Bloomberg Urges Residents, Protests to Strike Balance

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Mayor Michael Bloomberg said he has been listening to the complaints of residents near Zuccotti Park that their quality of life has declined because of the ongoing protests there.

Speaking on his weekly WOR radio show Friday, he urged all sides to continue looking for the right balance, but suggested the city hasn't figured out what that balance would be.

“It is the city's problem, and we'll make a decision, but it's just not so easy,” Bloomberg said. “You can't just walk in and say, ‘Hey you're out of here.’ And there's the problem of, if they're out of there, where do they go?”

Community Board One in Lower Manhattan passed a resolution Thursday to recognize the protesters' Constitutional rights, but the board said it opposed the use of force by police or the park's owners to address their concerns.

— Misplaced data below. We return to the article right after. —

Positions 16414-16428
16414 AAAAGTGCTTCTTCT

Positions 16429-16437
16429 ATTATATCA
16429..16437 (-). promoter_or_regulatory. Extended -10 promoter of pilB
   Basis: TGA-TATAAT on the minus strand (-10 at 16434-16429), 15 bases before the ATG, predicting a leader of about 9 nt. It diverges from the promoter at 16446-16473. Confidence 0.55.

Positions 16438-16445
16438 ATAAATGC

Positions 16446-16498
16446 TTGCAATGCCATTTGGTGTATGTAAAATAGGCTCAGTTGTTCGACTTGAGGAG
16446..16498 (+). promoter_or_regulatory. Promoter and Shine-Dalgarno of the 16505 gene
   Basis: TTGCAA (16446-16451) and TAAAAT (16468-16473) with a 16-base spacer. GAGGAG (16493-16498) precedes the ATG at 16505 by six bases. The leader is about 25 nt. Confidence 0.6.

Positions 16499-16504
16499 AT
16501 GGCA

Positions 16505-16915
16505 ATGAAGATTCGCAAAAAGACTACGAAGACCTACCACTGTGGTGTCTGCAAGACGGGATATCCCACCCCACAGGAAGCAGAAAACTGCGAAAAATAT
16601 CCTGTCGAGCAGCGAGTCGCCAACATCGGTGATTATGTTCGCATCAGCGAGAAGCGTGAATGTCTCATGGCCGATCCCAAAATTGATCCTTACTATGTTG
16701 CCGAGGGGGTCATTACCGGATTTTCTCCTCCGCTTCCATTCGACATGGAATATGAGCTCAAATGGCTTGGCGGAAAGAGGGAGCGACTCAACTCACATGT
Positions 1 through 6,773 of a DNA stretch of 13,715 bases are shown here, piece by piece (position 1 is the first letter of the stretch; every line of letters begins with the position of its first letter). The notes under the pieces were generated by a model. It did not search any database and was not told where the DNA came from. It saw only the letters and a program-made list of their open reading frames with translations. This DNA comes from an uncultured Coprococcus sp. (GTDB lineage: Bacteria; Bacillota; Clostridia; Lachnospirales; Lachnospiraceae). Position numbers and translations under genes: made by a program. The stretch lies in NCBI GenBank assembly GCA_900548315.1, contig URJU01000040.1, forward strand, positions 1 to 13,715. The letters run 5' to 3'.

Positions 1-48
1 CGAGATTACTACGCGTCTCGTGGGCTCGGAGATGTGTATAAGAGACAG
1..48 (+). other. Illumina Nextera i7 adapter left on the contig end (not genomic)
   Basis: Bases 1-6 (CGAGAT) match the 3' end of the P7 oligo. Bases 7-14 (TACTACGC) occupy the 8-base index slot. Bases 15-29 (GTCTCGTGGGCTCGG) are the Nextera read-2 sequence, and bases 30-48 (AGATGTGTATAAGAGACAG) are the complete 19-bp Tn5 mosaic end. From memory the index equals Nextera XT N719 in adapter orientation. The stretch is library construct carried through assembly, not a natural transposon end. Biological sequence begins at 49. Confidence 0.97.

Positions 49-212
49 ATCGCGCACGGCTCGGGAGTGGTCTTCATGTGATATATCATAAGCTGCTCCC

Some residents at the board meeting said protesters urinate in the streets and beat drums at night. Some called for the protesters to leave. A protest spokesperson agreed that the demonstrators need to be better neighbors.

Bloomberg said while the protesters have been demonstrating peacefully, the city will step up enforcement in situations where protesters march without a permit. He said the lack of clear protest leaders had complicated negotiations between demonstrators and other parties.

Meanwhile, late Friday night folk music and 1960s protest legend Pete Seeger joined an Occupy Wall Street protest around Columbus Circle, replacing his banjo with two canes as he marched. The 92-year-old Seeger was joined by his grandson Tao Rodriguez Seeger.

Another 1960s legend was at the march, folk singer Arlo Guthrie.

Approximately 1,000 people were present at the march that started from Symphony Space to Columbus Circle.

With the Associated Press